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Commentary:Tisha B’Av feels more auspicious in Jerusalem than elsewhere

July 20, 2010 Leave a comment

 By Judy Lash Balint

Judy Lash Balint

JERUSALEM — I’ve never been in Tel Aviv or Haifa for Tisha B’Av, but my guess is that it probably doesn’t feel too much different than Tisha B’Av in Seattle–a few hardy souls sitting on the floor of their synagogues in the evening and then spending the day itself struggling to keep awake through some talks and appropriate films, while the rest of the city goes about its usual business oblivious to the significance of the day.

That’s not how Tisha B’Av is observed in Jerusalem–the focal point of much of the mourning. Here,as restaurants and places of entertainment close down, thousands take to the streets leading to the Old City and the remnants of the Temple. New traditions mingle with the ancient as Israelis commemorate the tragedies that have befallen the Jewish people on and around the 9th of Av.

In recent years, much like Tikun Layl Shavuot, the all-nighter of learning that marks the eve of the Shavuot holiday, Tisha B’Av has turned into an opportunity for dialogue and reflection on the rifts that continue to tear at the seams of our peoplehood.

For the first time in many years I chose to forego the traditional walk around the walls of the Old City in favor of a new initiative organized by the Jerusalem Challenge. Oblivious to the fact that this was a group targeting 20 & 30-somethings, I found myself quite possibly the oldest participant in another meaningful observance of Tisha B’Av opposite the Old City walls.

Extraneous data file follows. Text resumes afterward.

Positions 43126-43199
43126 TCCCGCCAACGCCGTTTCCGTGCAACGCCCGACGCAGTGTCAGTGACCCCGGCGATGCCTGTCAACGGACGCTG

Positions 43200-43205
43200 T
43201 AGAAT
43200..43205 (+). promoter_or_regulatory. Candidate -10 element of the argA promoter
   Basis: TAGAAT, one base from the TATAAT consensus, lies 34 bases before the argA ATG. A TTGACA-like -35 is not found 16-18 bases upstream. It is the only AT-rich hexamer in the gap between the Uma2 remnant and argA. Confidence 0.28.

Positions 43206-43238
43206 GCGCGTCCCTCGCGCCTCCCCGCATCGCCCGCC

The Challenge folks chose to hold their megilla reading and panel discussions in the courtyard of one of Jerusalem’s staunchly secular institutions–the Cinematheque, which was one of the first places in Jerusalem to stay open on Shabbat.

After having spent most of the last 10 days running in and out of the Cinematheque to catch films at the Jerusalem Film Festival, it was a little strange to be sitting on the ground in the forecourt listening to the mournful tones of the prophet Jeremiah’s lament over Jerusalem. [Click here for video}

After the reading, English-speakers went off to listen to a panel that included Jewlicious blog founder, David Abitbol; Amotz Asa-El of the Jerusalem Post and Aharon Horowitz, Co-Director of Presentense. I stayed outside to catch the Hebrew panel that included a Modern Orthodox professor, Moshe Meir; a black-hat rabbi, Eliyahu Linker; an Ethiopian woman who works in immigrant absorption and Dr Ilan Ezrahi, a secular educator and former head of the MASA program.

Against the dramatic backdrop of Mt Zion and the Jerusalem walls and overlooking the Gehinom Valley, the discussion was fairly predictable, but interesting, nevertheless. Dr. Ezrahi recounted how he was completely unaware of Tisha B’Av as he was growing up, and only learned about the day while serving as a staff member at an American summer camp.

For Moshe Meir, whose father had fought and died fighting for the liberation of Jerusalem in the Six Day War, the day has a different significance.